August 16, 2002 - "Horsemanship Forges Winning Bond"

It's a pretty big deal to be the world's champ at anything. But you can multiply that by two in our area. Sixteen-year-old Preston Collins of Denham Springs is one. Michael Kelly, 13, of Prairieville is another. In fact, there are two more champions, 12-year-old Ace and 11-year-old Taco, the horses these two youngsters rode to their crowns at the American Quarter Horse Youth Association.

Hundreds of horsemen from all over the world went to Ft. Worth, each with dreams of glory. When the dust had settled, Preston had aced out the world in the pole bending finals.

And nobody in the whole world was better than Michael and Taco in the stake race finals.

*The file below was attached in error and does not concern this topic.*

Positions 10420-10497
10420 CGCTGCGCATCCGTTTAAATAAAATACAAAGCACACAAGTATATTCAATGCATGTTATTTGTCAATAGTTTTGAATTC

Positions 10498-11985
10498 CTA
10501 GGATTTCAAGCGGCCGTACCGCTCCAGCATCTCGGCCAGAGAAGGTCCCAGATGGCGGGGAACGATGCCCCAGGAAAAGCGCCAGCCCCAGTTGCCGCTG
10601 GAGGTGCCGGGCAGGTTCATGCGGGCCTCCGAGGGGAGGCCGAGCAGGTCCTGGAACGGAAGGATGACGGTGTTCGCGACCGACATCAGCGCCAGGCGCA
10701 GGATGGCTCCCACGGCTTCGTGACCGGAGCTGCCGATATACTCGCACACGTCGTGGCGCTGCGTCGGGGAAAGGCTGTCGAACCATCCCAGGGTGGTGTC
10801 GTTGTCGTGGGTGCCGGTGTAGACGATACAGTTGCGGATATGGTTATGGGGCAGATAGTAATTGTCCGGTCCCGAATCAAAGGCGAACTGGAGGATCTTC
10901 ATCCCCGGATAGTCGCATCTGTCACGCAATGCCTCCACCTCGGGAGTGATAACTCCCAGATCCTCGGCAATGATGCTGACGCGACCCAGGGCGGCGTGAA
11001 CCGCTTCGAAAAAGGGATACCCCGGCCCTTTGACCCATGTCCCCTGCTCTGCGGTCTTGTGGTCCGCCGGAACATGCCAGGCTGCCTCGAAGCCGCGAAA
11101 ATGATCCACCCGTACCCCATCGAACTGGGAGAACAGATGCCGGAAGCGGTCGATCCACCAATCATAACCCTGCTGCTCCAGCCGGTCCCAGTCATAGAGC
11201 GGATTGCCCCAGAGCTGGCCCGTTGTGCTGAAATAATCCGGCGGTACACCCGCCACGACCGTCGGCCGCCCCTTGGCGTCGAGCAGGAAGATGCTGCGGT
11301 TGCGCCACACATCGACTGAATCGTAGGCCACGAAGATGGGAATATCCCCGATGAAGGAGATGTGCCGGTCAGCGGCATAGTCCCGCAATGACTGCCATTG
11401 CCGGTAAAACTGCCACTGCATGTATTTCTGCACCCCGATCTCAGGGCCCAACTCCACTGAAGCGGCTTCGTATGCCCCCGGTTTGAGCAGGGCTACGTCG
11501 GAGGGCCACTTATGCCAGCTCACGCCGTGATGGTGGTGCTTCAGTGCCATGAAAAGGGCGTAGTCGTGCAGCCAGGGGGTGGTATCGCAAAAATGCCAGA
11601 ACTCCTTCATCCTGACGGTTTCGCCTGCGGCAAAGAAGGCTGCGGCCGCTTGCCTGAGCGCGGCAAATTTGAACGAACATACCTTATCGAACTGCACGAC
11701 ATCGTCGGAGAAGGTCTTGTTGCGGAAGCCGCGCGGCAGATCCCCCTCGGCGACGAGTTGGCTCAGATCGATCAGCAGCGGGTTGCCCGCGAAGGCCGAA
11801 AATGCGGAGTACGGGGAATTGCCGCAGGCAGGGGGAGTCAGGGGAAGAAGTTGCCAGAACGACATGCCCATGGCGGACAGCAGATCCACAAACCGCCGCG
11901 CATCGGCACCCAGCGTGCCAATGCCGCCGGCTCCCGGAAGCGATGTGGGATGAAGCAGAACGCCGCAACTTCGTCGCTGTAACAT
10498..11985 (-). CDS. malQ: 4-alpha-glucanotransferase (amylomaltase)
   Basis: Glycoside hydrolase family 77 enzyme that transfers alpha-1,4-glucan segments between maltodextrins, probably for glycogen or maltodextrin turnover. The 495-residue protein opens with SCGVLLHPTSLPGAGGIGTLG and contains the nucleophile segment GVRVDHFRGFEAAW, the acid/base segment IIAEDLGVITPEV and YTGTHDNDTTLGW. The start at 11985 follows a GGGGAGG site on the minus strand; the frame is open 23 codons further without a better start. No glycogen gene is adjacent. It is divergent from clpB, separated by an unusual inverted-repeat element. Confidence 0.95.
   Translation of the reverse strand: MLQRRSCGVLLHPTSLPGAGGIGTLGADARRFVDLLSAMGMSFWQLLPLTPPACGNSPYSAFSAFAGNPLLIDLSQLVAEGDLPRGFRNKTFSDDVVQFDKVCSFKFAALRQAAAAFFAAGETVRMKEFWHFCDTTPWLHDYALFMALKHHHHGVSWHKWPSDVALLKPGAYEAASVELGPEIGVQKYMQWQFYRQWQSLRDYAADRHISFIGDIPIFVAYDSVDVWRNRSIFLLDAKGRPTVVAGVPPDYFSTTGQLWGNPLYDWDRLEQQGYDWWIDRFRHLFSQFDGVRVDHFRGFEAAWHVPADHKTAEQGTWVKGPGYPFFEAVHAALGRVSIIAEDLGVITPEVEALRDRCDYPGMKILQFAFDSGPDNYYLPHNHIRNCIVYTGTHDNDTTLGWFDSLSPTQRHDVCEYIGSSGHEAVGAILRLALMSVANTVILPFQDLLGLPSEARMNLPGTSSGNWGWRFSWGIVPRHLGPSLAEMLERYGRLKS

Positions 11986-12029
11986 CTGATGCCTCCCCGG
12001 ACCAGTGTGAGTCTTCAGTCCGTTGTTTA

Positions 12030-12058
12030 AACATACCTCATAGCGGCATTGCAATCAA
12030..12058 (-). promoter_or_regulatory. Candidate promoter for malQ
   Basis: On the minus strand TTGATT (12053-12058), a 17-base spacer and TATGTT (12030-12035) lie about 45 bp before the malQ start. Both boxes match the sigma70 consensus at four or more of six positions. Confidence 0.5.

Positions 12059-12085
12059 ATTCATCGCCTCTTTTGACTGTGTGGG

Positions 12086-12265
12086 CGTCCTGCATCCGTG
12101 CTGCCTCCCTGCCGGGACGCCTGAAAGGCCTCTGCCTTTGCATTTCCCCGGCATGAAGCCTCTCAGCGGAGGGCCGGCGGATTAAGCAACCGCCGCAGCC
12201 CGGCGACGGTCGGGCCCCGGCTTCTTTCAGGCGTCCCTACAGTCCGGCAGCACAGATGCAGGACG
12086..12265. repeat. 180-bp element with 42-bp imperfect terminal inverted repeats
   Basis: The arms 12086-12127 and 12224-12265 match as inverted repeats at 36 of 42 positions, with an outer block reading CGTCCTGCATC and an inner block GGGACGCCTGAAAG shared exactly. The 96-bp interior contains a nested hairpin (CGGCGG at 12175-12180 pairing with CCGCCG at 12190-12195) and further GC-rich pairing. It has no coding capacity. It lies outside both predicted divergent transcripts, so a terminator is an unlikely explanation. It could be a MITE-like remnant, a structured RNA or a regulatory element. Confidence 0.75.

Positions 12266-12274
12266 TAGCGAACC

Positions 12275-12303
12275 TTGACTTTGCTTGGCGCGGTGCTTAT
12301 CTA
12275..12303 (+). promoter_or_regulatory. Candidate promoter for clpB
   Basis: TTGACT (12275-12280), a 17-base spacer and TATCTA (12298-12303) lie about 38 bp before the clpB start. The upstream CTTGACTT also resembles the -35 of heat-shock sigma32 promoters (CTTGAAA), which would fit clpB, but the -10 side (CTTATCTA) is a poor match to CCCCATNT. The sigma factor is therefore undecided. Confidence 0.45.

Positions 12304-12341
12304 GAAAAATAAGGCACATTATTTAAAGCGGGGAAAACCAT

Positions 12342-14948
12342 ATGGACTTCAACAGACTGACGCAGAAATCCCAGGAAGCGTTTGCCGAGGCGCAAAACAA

Preston has spent the last five years training his horse pretty much on his own. He says, "He hadn't seen a pole or a barrel when I got him, just cows. He has a pretty good handle on him. When he took to it the first couple of months, he just kept getting faster and faster."

Speaking of the Ft. Worth competition, Michael added, "I had a good feeling about it, but I didn't think I would win first, and when I did, I just couldn't believe it."

These guys compete against each other. But when Preston won his championship---"I told Michael it's his turn to go win."

And what did Michael do? "Went in there and ran a good run on stakes and won it," he says.

So as long as both of them are number one in something, the friendship will last.

"It'll last even if he does beat me!" says Preston.

Horsemanship, a way to forge bonds that will never be broken.

For the record, riders from at least 47 states competed in The American Quarter Horse Youth finals. Louisiana was named best overall.